NASA SBIR 2009 Solicitation
FORM B - PROPOSAL SUMMARY
|PHASE 1 CONTRACT NUMBER:
||Advanced Space Rated Batteries
||High Energy Density Li-ion Batteries Designed for Low Temperature Applications
SMALL BUSINESS CONCERN (Firm Name, Mail Address, City/State/Zip, Phone)
201 Circle Drive N., Suite 102/103
Piscataway, NJ 08854 - 3723
PRINCIPAL INVESTIGATOR/PROJECT MANAGER (Name, E-mail, Mail Address, City/State/Zip, Phone)
Nader M Hagh
400 Apgar Drive, Suite E
Somerset, NJ 08873 - 1154
Estimated Technology Readiness Level (TRL) at beginning and end of contract:
TECHNICAL ABSTRACT (Limit 2000 characters, approximately 200 words)
The state-of-the-art Li-ion batteries do not fully meet the energy density, power density and safety requirements specified by NASA for future exploration missions. Building upon our Phase I feasibility study, we propose to implement an advanced cathode material in practical Li-ion batteries. The cathode material offers superior electrochemical performance over its commercially used counterpart, particularly in terms of discharge capacity and energy density. In Phase I, working in collaboration with a leading university-based researcher, we demonstrated that intrinsic modifications in the crystal structure, and extrinsic modifications on the surface of cathode particles, can lead to energy densities greater than 1150 Wh/kg at room temperature and 800 Wh/kg at zero degrees C for the cathode powder. In the Phase II program, we intend to combine the intrinsic and extrinsic effects in the cathode material, which will deliver the needed energy density at low temperatures, along with other desirable attributes. This will represent a significant advancement of the state-of-the-art in cathode materials. The structural and morphological modifications introduced in the material will allow us to (i) maintain high energy and power density at low temperature (ii) lower the irreversible capacity loss and improve the efficiency, and (iii) further stabilize and enhance the safety of the cell. In Phase II, our university-based collaborator will fabricate and test small Li-ion pouch cells, which will help optimize the cathode material. In addition, prototype Li-ion cells with a capacity of ~ 5Ah will be fabricated and tested by a large Li-ion battery manufacturer and supplier to the aerospace industry. Further, a NASA prime contractor has offered to guide the Phase II program. The outcome of a successful Phase II program will be the demonstration of an advanced and robust energy storage system that can be used for future NASA applications.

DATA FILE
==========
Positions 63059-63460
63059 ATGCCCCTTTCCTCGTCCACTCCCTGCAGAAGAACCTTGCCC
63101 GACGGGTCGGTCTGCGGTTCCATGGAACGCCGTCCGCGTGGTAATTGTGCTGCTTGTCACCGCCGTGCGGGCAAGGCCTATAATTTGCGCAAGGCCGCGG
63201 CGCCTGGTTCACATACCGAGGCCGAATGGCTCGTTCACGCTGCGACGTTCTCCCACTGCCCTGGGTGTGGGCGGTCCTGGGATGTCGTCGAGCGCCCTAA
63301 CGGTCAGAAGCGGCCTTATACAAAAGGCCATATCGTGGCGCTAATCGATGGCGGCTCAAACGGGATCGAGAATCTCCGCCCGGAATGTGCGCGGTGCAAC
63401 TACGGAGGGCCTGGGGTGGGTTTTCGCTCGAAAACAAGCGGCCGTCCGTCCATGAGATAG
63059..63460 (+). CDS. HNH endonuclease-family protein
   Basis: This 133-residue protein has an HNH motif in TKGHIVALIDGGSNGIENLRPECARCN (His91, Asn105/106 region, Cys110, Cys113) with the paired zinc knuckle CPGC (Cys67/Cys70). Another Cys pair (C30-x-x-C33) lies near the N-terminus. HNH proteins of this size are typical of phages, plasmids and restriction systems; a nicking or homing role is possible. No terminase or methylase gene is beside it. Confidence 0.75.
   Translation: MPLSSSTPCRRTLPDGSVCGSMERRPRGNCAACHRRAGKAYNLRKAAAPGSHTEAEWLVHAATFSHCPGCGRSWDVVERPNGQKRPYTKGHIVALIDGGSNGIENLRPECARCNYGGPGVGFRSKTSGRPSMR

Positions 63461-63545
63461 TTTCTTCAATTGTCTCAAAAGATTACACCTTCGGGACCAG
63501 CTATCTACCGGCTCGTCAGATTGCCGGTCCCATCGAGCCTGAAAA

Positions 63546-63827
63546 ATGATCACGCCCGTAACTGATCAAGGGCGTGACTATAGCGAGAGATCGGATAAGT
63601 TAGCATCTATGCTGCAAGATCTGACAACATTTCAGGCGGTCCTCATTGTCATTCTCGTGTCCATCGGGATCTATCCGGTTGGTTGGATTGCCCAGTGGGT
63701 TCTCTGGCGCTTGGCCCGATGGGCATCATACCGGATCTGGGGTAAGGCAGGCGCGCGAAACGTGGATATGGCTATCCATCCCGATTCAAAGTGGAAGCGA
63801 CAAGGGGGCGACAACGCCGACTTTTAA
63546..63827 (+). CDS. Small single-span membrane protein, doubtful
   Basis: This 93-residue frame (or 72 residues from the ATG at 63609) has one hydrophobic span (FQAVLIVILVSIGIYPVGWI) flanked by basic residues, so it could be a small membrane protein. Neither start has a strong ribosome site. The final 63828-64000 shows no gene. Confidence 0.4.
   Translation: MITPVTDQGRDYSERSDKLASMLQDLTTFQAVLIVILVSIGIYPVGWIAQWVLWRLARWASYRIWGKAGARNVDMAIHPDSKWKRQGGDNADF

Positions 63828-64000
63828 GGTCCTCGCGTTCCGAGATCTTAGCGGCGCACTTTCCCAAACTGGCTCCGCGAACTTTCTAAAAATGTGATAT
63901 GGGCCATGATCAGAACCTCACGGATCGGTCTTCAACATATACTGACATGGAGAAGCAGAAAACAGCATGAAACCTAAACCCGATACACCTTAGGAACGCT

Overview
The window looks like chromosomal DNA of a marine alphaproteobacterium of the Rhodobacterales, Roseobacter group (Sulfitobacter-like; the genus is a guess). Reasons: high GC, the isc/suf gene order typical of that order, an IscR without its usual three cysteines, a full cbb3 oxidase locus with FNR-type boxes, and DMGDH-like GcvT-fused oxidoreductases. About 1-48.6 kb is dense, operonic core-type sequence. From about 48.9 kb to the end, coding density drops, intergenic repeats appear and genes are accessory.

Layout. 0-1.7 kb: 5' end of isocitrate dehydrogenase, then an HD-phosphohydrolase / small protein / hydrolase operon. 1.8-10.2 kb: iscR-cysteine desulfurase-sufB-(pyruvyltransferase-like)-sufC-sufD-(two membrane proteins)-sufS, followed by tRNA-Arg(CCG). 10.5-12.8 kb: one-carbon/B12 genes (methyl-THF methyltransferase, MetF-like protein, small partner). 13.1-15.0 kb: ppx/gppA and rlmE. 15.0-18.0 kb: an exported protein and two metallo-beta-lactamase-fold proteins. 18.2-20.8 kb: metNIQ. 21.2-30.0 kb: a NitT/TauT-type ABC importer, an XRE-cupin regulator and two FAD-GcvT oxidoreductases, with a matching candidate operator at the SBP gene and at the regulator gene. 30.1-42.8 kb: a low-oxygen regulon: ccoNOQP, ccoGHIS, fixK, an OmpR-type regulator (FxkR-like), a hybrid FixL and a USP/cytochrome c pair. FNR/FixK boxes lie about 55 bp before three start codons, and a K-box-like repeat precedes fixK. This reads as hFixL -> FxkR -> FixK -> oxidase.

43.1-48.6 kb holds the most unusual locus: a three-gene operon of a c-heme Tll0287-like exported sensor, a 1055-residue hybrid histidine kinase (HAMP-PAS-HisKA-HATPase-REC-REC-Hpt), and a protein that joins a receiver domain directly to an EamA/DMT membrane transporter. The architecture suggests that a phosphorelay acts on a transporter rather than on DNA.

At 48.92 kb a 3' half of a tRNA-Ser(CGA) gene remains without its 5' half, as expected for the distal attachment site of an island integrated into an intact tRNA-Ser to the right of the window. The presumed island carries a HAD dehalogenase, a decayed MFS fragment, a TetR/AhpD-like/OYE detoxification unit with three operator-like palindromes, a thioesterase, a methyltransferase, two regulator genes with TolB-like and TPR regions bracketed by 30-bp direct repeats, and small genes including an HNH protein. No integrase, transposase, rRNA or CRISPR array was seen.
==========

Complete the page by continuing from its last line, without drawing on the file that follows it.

POTENTIAL NASA COMMERCIAL APPLICATIONS (Limit 1500 characters, approximately 150 words)
Advanced Li-ion battery systems with high energy and power densities are required for NASA's exploration missions that will operate at low temperatures. These batteries are required to power components and systems, such as the James Webb Space Telescope (JWST), Mars Atmospheric and Volatile Evolution (MAVEN), deep drilling equipment and Astrobiology Field Laboratory on Mars, International X-ray Observatory (IXO), and extravehicular activities. The Phase II program will demonstrate an advanced Li-ion battery that is expected to meet NASA's high energy density requirement (cell level specific energy > 300 Wh/kg at C/2) at an operating temperature of T=0⁰C.
POTENTIAL NON-NASA COMMERCIAL APPLICATIONS (Limit 1500 characters, approximately 150 words)
Non-NASA applications for the proposed innovation include (i) automotive applications such as Li-ion battery packs in Hybrid Electric Vehicles (HEVs), (ii) consumer electronics such as laptops, mobile phones, cameras, camcorders, electric razors, toothbrush, portable TVs and radios, and power tools, (iii) medical devices, (iv) electric bikes/scooters, (v) military applications such as underwater batteries, air, ground, emergency and pulse power applications.
TECHNOLOGY TAXONOMY MAPPING (NASA's technology taxonomy has been developed by the SBIR-STTR program to disseminate awareness of proposed and awarded R/R&D in the agency. It is a listing of over 100 technologies, sorted into broad categories, of interest to NASA.)
Form Generated on 08-06-10 17:29